The ground on which this neighborhood is situated was not too long ago, a large dense forest. It used to be an old farm with coffee plantations and crops. In the early 1930s the first inhabitants appeared, building a few houses and dividing the hacienda’s land. This process accelerated from the ’50s onwards when there was a significant emigration from the northwest of Brazil. During the ’60s and ’70s, the big road projects created many jobs in the region, attracting even more “Nordesina” emigration and expanding the favela towards the hillsides without any urban planning.
We started walking through very narrow streets downhill while our guide explained the way of life and the problems these people have in their daily lives. The lack of infrastructure such as public sanitation is one of the leading causes that make this neighborhood one with some of the highest cases of tuberculosis in the country. Although they have achieved progress through social mobilizations, such as improvements in transportation services, schools, and health centers, many of its inhabitants live in extreme poverty.
We were invited to visit some local houses during our trip where they prepared food for us and showed us some handicrafts they made. They also performed improv-style street dances. Our guide explained that the locals were initially skeptical to see groups of tourists in their streets. Understandably so. But little by little, they were beginning to see it differently, as they felt that it was better to live with tourism as a source of income than other types of activities such as drug trafficking, for example, something quite prevalent in the area.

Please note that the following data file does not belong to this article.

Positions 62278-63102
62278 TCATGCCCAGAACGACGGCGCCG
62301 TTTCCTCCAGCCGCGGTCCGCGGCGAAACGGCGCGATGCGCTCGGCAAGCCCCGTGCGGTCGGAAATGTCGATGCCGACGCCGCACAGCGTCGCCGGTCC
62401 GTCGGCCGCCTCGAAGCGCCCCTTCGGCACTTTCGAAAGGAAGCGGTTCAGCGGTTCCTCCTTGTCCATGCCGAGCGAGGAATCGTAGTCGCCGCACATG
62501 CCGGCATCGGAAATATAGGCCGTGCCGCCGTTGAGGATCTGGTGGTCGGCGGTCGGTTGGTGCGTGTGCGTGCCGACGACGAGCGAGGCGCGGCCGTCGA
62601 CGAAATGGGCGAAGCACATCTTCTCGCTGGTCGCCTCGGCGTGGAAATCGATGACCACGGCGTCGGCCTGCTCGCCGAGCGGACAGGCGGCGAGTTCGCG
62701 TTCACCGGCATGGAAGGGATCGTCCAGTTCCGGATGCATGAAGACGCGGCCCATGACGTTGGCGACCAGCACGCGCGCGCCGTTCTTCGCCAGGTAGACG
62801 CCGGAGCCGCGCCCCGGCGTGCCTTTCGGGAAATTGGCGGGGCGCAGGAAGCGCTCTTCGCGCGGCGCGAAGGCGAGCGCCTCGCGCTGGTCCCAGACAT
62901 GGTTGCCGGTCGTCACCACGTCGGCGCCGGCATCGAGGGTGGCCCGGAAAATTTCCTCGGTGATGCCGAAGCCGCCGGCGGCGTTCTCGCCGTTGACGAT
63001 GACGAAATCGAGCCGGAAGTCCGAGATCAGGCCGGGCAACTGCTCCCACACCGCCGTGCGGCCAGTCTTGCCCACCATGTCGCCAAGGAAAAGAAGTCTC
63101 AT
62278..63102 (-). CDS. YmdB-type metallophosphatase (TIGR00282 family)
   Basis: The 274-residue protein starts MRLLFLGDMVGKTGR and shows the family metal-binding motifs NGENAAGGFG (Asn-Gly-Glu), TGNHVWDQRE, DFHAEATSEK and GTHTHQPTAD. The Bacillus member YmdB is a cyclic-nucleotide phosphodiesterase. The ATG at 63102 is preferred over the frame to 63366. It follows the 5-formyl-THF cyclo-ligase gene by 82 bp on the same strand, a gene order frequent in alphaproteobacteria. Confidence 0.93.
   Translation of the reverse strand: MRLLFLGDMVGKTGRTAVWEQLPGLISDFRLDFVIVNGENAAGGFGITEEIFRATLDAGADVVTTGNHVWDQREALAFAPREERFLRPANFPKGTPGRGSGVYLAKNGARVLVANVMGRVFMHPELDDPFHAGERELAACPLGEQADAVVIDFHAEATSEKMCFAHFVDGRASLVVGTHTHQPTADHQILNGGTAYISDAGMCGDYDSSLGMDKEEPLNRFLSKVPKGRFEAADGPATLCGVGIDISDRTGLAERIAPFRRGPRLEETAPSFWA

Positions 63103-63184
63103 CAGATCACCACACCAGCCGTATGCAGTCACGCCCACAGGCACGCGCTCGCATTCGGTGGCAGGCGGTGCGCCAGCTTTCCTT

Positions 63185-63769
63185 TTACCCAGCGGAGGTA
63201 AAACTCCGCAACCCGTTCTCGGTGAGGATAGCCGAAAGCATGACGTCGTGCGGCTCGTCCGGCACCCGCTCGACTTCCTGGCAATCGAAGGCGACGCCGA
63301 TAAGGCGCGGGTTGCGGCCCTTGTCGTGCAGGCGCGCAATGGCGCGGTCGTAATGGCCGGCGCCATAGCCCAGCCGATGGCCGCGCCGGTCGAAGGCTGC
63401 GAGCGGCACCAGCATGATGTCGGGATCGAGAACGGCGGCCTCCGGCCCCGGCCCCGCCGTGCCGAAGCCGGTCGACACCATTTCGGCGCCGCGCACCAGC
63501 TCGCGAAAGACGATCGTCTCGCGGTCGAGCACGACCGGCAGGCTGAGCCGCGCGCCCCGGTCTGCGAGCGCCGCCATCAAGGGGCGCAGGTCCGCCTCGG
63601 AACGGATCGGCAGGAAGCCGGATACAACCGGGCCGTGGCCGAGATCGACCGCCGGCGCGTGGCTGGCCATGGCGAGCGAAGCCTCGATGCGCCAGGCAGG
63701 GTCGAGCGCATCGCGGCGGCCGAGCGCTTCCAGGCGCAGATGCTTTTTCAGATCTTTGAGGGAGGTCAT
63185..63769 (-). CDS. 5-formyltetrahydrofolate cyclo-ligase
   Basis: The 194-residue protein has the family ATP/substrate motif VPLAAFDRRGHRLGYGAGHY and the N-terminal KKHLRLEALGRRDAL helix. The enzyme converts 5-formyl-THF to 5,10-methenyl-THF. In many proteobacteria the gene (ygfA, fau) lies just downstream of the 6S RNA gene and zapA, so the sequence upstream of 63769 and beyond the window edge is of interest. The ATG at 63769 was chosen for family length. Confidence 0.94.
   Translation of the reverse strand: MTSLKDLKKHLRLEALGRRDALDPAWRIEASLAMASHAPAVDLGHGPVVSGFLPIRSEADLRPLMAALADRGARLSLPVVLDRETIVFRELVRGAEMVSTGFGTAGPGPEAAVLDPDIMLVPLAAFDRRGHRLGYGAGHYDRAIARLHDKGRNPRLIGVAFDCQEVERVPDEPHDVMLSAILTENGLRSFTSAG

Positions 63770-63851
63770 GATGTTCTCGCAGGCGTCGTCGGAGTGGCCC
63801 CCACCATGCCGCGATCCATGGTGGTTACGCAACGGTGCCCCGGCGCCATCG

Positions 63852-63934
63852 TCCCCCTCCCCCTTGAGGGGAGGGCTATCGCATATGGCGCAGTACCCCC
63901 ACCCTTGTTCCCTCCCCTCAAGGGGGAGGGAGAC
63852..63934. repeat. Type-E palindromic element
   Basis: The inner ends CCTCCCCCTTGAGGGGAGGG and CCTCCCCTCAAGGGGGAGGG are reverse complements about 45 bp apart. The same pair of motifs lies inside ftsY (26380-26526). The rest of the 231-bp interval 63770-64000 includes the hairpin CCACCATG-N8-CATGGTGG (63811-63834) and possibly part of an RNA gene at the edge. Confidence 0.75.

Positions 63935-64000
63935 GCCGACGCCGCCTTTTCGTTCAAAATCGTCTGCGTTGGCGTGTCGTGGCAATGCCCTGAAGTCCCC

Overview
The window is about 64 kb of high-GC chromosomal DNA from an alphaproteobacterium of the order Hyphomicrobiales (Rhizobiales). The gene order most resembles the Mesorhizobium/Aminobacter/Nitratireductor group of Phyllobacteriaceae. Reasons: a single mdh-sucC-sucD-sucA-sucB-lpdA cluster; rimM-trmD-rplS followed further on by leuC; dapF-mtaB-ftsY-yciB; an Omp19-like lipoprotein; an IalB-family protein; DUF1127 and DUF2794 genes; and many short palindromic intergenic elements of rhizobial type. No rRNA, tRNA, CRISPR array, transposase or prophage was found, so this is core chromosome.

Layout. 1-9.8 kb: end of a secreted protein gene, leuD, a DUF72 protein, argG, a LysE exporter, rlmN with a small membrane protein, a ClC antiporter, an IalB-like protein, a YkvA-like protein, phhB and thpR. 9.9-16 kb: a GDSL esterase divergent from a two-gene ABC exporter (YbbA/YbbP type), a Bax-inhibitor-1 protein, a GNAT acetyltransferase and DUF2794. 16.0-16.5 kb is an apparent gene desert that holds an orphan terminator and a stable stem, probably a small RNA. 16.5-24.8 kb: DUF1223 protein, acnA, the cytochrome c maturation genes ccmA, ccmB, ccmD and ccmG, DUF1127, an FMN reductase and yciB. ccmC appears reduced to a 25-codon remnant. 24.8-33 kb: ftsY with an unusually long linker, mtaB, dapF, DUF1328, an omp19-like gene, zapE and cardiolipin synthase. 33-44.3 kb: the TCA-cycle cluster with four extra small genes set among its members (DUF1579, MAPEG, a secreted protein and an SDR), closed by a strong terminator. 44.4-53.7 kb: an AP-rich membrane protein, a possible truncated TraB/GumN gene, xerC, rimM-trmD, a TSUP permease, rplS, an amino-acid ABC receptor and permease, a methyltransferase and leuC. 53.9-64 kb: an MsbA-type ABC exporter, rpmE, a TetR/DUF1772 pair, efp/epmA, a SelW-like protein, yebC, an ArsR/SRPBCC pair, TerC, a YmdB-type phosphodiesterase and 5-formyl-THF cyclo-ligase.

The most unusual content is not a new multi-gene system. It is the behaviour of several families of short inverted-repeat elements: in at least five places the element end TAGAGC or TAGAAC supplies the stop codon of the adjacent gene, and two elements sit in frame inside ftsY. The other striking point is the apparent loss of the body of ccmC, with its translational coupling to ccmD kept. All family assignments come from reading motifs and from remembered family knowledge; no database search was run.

We were able to see this with our own eyes a short time later. In a small square, we saw some teenagers casually carrying weapons and later learned that kids start their initiation in this line of work from an early age.
On the other hand, we were also informed about different groups inside and outside the favela developing various projects to help the community. We walked to a nursery school where a group of children welcomed us with their huge smiles. Volunteer teachers emphasized the importance of education for those youngsters, which could be the key for them to decide their future.
Returning from the hilltop and reaching the base of the neighborhood, an image stood out in the landscape: the luxurious buildings of the São Conrado neighborhood standing out behind the last dilapidated houses. It was a strange feeling, just a few meters from there was one of the places with the highest rate of human development in the city, full of villas, swimming pools, and golf courses. I wondered how the inhabitants of Rocinha would feel seeing that panorama every day.
This was undoubtedly another face of Rio de Janeiro, the famous city of samba and carnival. Perhaps a microcosm that could represent Latin America, I would even say our society.
Every place has its “good” side and its “bad” side. Rio de Janeiro is no different. Yet, despite all the contrasts of this city, I feel that Rio welcomed us with an open heart. Its constant joy embraced us throughout the trip, and the last days in Rio, we enjoyed the warmth of the Cariocas, feeling the emotions of a soccer match in the legendary Maracaná stadium, and watching the sunset on the morro Dois Irmãos.